As with the Libya precedent, the IAEA would be well-placed to fulfill a similar role in inspections and verification for the supervision of any agreement with North Korea. The IAEA could also facilitate the transfer of documentation about the sources and networks of illegal funding. This would help inspectors trace back to the origin sources of the materials they have removed. Simultaneously, the Kim regime should make identical disclosures to South Korea and the United States as part of a nuclear agreement. U.S. and South Korean authorities could then furnish relevant information from that disclosure to financial sector entities in order to improve their resilience to current and future evasion and abuse by illicit actors.

Such disclosures would offer a wealth of information to international financial regulators and law enforcement agencies. It would uncover significant hidden networks, providing valuable information about the weak spots in the global financial crime regulatory regime. Even if the information is not up-to-date, data indicating how North Korea set up illicit financing networks in the past would be of great forensic value to investigators.

In particular, sharing common typologies of proliferation finance would greatly aid in the prevention of future efforts — by any country — to procure dangerous weapons through abuse of the global financial system. This is especially true given Pyongyang’s long-standing relationships with Syria and Iran, partnerships that have included the proliferation of sophisticated weapons technology.

To be sure, North Korea’s declarations likely would be incomplete, or merely duplicative of the information contained in UN reports or already known by foreign intelligence services. Pyongyang invested tremendous time and resources in building those networks, and it will likely seek to shield its agents from legal action. It’s possible, for example, that North Korea would repatriate them back to North Korea prior to disclosure of their identity. North Korea may be under intense diplomatic pressure not to reveal the full extent of its operations in jurisdictions like China. North Korea can only have been operating through that country if its officials intentionally looked the other way.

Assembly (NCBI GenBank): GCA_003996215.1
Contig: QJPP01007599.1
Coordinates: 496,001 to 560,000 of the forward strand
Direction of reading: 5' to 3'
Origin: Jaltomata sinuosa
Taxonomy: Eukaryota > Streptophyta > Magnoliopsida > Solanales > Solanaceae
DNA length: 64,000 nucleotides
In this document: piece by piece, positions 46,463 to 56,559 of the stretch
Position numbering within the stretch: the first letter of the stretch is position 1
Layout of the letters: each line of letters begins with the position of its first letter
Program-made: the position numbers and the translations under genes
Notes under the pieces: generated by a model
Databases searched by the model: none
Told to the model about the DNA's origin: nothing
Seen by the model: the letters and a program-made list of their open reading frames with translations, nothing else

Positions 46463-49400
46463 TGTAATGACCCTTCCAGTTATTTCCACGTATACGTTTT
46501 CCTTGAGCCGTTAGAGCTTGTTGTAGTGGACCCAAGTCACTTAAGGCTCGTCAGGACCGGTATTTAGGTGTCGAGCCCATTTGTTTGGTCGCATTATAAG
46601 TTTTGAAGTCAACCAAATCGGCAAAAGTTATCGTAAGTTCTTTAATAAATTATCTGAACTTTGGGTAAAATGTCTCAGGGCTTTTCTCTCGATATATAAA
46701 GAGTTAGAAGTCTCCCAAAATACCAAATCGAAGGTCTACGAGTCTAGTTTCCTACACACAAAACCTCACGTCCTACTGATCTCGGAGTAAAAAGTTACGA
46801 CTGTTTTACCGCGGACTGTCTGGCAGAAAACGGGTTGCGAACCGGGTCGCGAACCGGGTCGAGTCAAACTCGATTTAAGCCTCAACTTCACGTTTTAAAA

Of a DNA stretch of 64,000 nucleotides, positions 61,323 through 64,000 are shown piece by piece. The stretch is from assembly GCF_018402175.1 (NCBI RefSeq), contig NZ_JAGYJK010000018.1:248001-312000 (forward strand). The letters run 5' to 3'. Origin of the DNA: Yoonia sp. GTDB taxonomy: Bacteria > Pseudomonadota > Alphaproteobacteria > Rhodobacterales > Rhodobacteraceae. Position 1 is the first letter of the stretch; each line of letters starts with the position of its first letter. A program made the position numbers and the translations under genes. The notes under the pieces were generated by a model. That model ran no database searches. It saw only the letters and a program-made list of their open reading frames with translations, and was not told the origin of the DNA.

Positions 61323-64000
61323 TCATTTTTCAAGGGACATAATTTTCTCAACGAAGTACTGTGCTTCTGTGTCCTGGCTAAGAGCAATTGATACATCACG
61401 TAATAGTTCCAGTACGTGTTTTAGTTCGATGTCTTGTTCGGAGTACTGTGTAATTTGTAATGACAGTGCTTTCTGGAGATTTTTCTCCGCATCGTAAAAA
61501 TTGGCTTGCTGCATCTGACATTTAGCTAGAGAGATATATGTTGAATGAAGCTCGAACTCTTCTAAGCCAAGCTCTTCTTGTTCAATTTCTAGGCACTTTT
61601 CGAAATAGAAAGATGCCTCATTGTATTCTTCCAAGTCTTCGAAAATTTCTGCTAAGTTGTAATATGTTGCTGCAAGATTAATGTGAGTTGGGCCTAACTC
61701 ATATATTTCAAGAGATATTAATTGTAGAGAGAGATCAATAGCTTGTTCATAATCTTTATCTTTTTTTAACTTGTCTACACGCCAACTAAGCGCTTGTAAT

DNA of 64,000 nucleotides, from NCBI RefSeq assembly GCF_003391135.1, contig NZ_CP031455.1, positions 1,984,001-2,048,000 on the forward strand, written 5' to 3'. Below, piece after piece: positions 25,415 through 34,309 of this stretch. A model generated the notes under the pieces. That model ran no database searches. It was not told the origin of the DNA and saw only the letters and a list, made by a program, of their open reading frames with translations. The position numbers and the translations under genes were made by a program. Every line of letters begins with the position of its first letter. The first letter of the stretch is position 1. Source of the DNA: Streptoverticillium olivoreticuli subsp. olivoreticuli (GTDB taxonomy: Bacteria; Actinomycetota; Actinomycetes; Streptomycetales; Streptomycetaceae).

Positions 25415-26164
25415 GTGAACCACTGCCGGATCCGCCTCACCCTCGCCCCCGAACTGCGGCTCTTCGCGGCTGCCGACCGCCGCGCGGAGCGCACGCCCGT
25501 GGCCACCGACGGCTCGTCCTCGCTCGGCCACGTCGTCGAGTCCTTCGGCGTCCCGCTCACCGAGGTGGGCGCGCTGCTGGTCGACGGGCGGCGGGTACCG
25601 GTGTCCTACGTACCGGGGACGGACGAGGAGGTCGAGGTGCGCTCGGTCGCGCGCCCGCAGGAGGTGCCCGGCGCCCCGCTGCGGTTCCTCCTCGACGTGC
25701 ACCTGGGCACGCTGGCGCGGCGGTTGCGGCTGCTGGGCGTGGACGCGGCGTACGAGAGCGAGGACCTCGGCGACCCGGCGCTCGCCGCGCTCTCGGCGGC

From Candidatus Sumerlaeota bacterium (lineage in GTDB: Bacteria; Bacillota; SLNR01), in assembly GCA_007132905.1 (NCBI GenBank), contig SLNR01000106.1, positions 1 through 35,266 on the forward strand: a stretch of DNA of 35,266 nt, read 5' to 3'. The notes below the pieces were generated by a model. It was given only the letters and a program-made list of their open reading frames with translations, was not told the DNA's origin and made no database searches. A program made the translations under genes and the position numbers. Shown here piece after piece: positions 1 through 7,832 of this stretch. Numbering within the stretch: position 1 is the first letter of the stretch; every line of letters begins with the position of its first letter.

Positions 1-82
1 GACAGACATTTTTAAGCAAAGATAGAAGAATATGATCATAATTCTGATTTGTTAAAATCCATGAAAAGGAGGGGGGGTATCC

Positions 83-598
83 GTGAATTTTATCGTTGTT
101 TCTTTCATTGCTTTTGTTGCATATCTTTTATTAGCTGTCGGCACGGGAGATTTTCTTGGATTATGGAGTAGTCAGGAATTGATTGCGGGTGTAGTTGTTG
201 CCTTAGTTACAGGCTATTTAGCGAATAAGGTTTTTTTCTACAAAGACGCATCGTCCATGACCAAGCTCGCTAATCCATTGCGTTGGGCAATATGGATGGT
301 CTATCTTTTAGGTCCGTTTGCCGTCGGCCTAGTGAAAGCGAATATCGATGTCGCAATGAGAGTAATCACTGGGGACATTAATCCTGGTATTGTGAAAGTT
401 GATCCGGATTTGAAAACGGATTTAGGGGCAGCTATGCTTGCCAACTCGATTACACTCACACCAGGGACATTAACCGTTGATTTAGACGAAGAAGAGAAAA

Nevertheless, Pyongyang’s provision of any such information would be a meaningful confidence-building measure. It would lend credence to its stated desire to join the community of nations, help to ameliorate long-standing tensions with the United States, and contribute to reconciliation with South Korea. It would also be an appropriate building block toward the easing of international sanctions, since so much of North Korea’s illicit financing activity has included the brazen flouting of international and U.S. sanctions.  

If Kim wants North Korea to be recognized as a legitimate state, he needs to assure the international community that his abuses of the global financial system — the activities of his criminal financial enterprise that enable his destabilizing proliferation activities — are in the past. Disclosing his illicit financial networks would be an essential step for the irreversibility of North Korean denuclearization.  

Neil Bhatiya is the Research Associate for the Energy, Economics, and Security Program at the Center for a New American Security. Elizabeth Rosenberg is a Senior Fellow and Director of the Energy, Economics, and Security Program.